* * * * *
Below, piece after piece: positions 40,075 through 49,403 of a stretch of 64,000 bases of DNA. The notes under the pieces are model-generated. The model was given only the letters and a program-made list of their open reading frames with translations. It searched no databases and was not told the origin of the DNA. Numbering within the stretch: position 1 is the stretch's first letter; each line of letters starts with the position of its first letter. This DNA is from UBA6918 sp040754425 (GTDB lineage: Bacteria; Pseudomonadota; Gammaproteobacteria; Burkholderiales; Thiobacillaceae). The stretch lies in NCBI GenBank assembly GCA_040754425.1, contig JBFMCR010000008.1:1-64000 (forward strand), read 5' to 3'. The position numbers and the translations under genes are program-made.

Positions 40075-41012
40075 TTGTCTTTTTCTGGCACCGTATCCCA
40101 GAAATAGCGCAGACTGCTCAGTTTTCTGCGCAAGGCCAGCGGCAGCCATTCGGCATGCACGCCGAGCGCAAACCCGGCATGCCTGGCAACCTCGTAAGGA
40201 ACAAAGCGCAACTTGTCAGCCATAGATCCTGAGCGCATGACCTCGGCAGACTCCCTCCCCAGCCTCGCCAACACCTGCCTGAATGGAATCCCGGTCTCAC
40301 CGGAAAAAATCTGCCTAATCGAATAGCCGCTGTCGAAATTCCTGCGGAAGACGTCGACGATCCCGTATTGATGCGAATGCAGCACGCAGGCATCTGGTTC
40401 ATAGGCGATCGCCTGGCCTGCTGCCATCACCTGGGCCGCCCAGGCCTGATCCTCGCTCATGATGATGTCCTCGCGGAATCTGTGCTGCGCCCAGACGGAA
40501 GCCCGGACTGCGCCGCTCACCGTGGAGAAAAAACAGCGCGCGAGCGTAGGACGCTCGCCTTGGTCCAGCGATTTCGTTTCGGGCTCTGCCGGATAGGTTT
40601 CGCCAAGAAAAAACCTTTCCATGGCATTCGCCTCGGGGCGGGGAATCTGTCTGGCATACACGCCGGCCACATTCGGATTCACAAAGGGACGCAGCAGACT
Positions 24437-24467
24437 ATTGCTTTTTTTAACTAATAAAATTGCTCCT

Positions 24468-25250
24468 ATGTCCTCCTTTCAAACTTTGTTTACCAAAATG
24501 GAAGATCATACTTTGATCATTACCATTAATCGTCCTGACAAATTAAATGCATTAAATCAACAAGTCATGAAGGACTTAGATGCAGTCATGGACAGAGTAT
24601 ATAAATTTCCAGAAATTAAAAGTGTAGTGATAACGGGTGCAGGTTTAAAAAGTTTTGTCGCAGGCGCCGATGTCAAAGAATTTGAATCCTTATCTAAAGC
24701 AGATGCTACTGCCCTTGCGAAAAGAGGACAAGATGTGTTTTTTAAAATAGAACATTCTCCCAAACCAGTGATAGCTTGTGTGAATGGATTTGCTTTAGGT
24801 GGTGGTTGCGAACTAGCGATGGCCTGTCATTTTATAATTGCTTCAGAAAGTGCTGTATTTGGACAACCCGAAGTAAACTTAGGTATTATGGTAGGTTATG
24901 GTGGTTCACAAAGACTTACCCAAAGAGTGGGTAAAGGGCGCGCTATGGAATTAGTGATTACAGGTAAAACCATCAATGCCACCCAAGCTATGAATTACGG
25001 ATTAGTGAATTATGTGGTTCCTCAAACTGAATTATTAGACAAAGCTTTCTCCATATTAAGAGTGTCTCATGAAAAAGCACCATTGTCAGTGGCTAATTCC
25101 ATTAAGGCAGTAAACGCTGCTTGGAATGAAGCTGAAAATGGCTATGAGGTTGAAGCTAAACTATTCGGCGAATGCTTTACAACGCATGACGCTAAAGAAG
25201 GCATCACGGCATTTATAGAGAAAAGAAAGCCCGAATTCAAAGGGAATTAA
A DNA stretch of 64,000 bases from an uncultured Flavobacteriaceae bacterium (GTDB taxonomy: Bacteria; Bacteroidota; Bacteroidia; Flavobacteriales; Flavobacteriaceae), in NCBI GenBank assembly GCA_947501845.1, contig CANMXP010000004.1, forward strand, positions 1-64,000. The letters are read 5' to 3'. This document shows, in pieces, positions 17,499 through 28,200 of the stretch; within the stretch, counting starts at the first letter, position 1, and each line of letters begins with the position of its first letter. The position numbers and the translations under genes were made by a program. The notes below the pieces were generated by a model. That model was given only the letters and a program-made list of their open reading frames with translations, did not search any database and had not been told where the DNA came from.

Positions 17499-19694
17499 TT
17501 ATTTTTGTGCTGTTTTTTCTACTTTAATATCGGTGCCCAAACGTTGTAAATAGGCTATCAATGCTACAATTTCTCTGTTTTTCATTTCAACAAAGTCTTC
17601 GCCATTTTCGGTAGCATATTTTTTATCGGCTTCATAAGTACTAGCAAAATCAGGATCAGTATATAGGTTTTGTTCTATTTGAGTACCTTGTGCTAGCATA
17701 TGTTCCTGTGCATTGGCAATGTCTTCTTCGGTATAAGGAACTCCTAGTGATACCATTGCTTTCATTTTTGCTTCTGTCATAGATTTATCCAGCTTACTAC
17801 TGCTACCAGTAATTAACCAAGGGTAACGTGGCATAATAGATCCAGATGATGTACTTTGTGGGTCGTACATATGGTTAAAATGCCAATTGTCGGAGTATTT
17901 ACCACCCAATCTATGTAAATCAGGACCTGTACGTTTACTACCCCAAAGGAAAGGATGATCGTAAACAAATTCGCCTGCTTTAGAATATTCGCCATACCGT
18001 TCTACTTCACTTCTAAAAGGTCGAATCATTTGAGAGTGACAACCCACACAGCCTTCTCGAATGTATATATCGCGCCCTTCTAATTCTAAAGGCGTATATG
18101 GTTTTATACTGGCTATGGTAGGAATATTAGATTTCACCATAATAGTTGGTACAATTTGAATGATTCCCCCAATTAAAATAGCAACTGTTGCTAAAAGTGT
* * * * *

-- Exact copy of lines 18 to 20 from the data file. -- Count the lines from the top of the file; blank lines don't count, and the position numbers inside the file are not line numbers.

24901 GTGGTTCACAAAGACTTACCCAAAGAGTGGGTAAAGGGCGCGCTATGGAATTAGTGATTACAGGTAAAACCATCAATGCCACCCAAGCTATGAATTACGG
25001 ATTAGTGAATTATGTGGTTCCTCAAACTGAATTATTAGACAAAGCTTTCTCCATATTAAGAGTGTCTCATGAAAAAGCACCATTGTCAGTGGCTAATTCC
25101 ATTAAGGCAGTAAACGCTGCTTGGAATGAAGCTGAAAATGGCTATGAGGTTGAAGCTAAACTATTCGGCGAATGCTTTACAACGCATGACGCTAAAGAAG